Vantage relies extensively on analytics throughout the system to determine the health of applications based on expectations of what a typical user experience should be. Since each application is different, it may be necessary to modify the analytics profile to set the threshold for satisfactory client experience or omit certain errors from being counted against the application health, such as prompting a user to log in to a site via an HTTP 401 response code.
The following options are available within the analytics profile:
Name: Enter a unique name for the analytics profile.
HTTP Analytics: These settings will only be applied to virtual services configured with an HTTP application profile. For non-HTTP virtual services, these HTTP settings will have no effect.
Apdex: The concept of Apdex is used extensively by Avi Vantage to capture a client’s experience when accessing a virtual service. Apdex is an industry standard for rating a user’s experience, which it classifies as satisfied, tolerated, or frustrated.
The results are used as part of the performance metric of the pool and virtual service health score. The greater the number of satisfied responses, the higher the score. See www.apdex.org.
- Client Satisfactory Latency Threshold: A client must receive a completed response to an HTTP request within this time frame to be considered satisfied with the transaction time. Using the default of 500ms, any response that is complete with 0-500ms is considered satisfactory. A response time is measured via the End to End Timing’s Total Time metric, which includes Client RTT, Server RTT, App Response, and the Data Transfer metrics.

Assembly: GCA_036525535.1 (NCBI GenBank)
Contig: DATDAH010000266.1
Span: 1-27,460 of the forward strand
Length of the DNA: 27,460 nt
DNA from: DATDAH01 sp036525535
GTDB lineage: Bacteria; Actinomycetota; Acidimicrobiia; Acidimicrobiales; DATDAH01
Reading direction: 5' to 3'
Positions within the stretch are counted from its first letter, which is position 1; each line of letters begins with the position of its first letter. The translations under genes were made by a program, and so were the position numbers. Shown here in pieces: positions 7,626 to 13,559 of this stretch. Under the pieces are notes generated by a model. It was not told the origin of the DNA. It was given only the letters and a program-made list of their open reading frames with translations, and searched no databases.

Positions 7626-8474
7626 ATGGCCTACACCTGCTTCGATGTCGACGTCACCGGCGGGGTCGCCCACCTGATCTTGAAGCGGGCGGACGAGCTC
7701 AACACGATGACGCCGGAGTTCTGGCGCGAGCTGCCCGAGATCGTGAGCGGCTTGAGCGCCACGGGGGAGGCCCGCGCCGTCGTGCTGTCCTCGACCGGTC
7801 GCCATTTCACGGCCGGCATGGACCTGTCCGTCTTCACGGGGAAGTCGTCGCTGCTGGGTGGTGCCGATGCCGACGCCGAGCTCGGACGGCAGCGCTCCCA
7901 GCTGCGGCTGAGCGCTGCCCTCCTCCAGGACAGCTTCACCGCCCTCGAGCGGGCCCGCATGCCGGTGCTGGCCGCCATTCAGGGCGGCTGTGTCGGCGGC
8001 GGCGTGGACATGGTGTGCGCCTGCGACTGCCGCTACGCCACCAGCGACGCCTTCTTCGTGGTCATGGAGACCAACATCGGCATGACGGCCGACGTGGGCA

- Client Tolerated Latency Factor: The Satisfied Latency Threshold is multiplied by the Tolerated Factor to determine the tolerated threshold. If satisfied is 500ms and the Tolerated Factor is 4x, then 0-500ms is satisfied, while 500ms to 2000ms is considered a tolerated response time and anything over 2000ms is considered frustrated.
Server Satisfactory Latency Threshold: This is the same as the Client Satisfactory Latency Threshold; however, this metric takes the client’s latency out of the picture by only measuring Server RTT, App Response, and the Data Transfer time between the server and the Service Engine. This is similar to viewing the End to End Timing of a pool rather than a virtual service. This metric helps differentiate between poor response times due to slow servers versus slow clients.
- Server Tolerated Latency Factor: Similar to the Client Tolerated Latency Factor, this option is multiplies the Server Satisfactory Latency Threshold to determine tolerated responses from servers.
This metric will catch these issues.
- Client PageLoad Tolerated Latency Factor: Similar to the Client Tolerated Latency Factor, this field is used to determine clients using PageLoad that are having a tolerated or frustrated experience.
- Exclude HTTP Status Codes from Error Classification: By default any 4xx and 5xx responses are considered errors. The greater the percentage of errors, the more the performance health score metric is lowered. Errors are also logged via the significant client logs. Some of these errors may need to be excluded for certain applications. For instance, Sharepoint will send a 401 error to clients, asking them to first authenticate before accessing the web site.